Deliveries 9 is almost here

Don’t bring logic to a money fight. Or something like that. :joy:

I still don’t get (well, I do, but I don’t like) why Apple are so against a software purchase model that was doing fine for decades. I mean… isn’t “initial price plus paid upgrade” functionally identical to “free trial plus subscription” by simply leaving out the scheduling aspect?

It is fanstastic that Apple can offer a simple method for some developers to offer subscriptions where they make sense. But for an awful lot of software, the old model is far more sensible.


Another one bites the dust.

I am rapidly moving to using only Apple apps and DEVONthink now.

Subscriptions and recurring payments are for mortgages, utility bills etc. I will never subscribe for software.

Subscription models whilst superficially attractive for developers generally result in an unsustainable business in the long run. You end up with 95% customers leaving immediately, those that are left are super important and you only need a few of those to subsequently leave to cause real problems.


Deliveries does not support many carriers (especially if you shop on Ali Express), they are slow with updates, but it is best app in terms of design and quality. Don’t like Parcel. But, I paid for it years ago for both iOS and Mac. I do want to support the app, but subscription for app which doesn’t have recurring costs (sync is via iCloud) is kind of wrong. I’d pay them $10 every couple years just to support development. So, $5/year is acceptable, $10/year – nope. Unless there will be faster support for new carriers and more updates to the app.

In last year, there were three minor updates to the app. Three. Subscription worthy? Nope… :frowning:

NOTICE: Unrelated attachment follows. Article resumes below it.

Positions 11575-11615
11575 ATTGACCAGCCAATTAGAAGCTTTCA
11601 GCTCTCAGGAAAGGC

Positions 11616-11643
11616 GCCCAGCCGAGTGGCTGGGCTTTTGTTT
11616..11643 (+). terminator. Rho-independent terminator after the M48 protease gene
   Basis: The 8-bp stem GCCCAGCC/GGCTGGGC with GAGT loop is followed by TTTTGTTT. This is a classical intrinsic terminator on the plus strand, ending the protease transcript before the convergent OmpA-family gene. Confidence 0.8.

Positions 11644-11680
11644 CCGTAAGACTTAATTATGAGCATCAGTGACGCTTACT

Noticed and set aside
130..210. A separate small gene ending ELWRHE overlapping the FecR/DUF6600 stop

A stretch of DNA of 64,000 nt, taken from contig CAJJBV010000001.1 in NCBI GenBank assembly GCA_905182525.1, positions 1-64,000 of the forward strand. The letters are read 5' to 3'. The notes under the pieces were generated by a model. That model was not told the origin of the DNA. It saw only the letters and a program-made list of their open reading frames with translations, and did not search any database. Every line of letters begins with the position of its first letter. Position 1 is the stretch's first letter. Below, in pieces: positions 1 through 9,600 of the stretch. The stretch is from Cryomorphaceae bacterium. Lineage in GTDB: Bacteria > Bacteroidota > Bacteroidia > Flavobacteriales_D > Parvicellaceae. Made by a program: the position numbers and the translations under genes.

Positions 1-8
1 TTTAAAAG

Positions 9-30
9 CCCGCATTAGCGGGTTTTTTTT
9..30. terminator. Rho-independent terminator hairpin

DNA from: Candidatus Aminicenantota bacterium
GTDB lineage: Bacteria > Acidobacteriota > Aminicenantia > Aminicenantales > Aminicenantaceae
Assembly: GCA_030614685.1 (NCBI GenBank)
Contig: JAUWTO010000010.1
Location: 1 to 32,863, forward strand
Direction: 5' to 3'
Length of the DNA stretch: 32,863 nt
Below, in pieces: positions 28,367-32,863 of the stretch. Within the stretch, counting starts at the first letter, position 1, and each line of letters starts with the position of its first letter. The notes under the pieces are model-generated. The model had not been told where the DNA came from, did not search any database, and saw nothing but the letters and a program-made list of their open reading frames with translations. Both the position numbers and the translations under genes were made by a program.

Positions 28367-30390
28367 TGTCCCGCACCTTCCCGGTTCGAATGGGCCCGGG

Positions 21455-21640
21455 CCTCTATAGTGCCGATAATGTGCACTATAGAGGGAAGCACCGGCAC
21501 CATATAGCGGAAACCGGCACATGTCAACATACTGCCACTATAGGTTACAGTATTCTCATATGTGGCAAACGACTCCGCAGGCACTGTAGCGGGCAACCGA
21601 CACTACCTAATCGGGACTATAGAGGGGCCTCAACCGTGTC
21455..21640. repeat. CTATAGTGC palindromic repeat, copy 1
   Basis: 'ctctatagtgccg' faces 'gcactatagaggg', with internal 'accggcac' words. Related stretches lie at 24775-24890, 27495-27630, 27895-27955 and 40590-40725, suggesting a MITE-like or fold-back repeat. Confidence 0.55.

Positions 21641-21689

They offer their own sync as well: Junecloud.

(but I’m using iCloud myself as well, so I don’t know what benefits that service offers)

Maybe the sub will help the dev regain interest and offer updates again. That happened with many apps that went subscription (Airmail for example).

… although not Fantastical :grin:

Well, I truly enjoy the automatic conference call feature they added in their 3.1 update!

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Deliveries 9 is out!

The subscription price is quite reasonable: €5,49/year.

Because I purchased this App in the past I received a Complimentary Subscription that expires on 2/2/21, but/and “most of the feature you’re used to will remain unlocked”.

It looks like the subscription is mainly for Junecloud Sync (which I don’t use) and future features.

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Same here. Totally happy with this move. I have the refreshed design, the same features I paid for. If I like what’s in store, I can pay for it. Now that’s a subscription transition done right.

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They posted the details here:

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Did Deliveries add any missing services that caused people to use Parcel and other apps?

Not that I can see. :confused:


It’s interesting… it seems that subscriptions like €5,49 per year have a much better reception than similar figures per month. That might seem like an obvious statement, but what I wonder is this: is it the “per year” that makes it more palatable, or the fact that it is 1/12th the amount? Or both?

I know I’ve signed up for subscriptions that I don’t need when they’re a handful of dollars per year, yet been careful about signing up for something less per month. I don’t know where my lines are drawn though. Would I balk at $1.49 per month but happily pay $19.99 per year?

Seems like a psychology study in the making.